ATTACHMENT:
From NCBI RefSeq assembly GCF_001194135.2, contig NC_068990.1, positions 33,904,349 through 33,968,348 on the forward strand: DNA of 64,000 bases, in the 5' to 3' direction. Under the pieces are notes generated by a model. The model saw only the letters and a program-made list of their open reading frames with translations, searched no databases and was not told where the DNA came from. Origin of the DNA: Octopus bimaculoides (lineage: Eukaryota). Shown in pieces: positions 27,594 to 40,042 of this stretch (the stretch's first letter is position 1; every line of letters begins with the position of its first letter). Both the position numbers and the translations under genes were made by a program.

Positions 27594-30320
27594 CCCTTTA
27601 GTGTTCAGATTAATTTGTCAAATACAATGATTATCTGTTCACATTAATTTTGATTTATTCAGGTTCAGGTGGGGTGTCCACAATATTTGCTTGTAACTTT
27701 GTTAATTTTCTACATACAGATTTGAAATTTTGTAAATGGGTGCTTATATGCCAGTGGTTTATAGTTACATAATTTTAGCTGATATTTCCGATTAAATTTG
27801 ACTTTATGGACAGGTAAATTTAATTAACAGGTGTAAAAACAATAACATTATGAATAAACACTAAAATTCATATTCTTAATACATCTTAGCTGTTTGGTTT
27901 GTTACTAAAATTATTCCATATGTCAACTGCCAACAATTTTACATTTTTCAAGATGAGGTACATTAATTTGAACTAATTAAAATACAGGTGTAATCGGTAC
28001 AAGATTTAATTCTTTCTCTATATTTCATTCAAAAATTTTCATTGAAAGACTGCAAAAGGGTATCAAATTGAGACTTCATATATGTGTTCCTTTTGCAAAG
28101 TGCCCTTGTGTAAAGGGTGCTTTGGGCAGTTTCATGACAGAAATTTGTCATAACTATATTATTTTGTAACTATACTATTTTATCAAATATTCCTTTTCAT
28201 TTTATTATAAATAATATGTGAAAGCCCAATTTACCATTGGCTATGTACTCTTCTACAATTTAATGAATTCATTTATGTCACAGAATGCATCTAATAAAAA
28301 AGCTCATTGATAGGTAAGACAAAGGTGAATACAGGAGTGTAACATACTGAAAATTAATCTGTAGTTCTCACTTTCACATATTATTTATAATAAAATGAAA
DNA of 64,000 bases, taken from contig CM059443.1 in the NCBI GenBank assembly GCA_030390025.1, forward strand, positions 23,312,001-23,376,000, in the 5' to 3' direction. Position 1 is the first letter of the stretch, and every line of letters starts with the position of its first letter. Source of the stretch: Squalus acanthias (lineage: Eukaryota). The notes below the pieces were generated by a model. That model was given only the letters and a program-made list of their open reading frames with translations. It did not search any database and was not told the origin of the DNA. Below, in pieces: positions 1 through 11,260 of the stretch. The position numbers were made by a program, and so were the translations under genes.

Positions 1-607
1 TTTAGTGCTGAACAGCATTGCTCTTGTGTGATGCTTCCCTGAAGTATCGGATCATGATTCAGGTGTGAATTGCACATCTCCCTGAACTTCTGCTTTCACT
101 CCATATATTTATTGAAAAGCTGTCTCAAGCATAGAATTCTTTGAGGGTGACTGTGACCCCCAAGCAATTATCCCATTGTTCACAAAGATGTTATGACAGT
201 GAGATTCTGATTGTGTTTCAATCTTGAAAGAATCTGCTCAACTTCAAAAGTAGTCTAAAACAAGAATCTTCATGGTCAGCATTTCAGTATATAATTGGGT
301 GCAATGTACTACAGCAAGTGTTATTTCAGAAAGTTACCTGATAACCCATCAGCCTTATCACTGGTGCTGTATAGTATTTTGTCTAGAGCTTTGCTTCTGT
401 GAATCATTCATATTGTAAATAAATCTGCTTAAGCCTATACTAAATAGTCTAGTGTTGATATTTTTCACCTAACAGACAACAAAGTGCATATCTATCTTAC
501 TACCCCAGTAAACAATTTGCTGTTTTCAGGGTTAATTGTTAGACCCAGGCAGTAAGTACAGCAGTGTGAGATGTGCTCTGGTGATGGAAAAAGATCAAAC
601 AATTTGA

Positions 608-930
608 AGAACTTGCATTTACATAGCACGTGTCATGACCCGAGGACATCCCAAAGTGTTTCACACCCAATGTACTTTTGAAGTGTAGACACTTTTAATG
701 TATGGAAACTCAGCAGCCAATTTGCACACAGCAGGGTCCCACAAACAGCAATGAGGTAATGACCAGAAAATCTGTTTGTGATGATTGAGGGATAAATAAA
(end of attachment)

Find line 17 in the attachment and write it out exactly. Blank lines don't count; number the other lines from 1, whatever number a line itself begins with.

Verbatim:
301 GCAATGTACTACAGCAAGTGTTATTTCAGAAAGTTACCTGATAACCCATCAGCCTTATCACTGGTGCTGTATAGTATTTTGTCTAGAGCTTTGCTTCTGT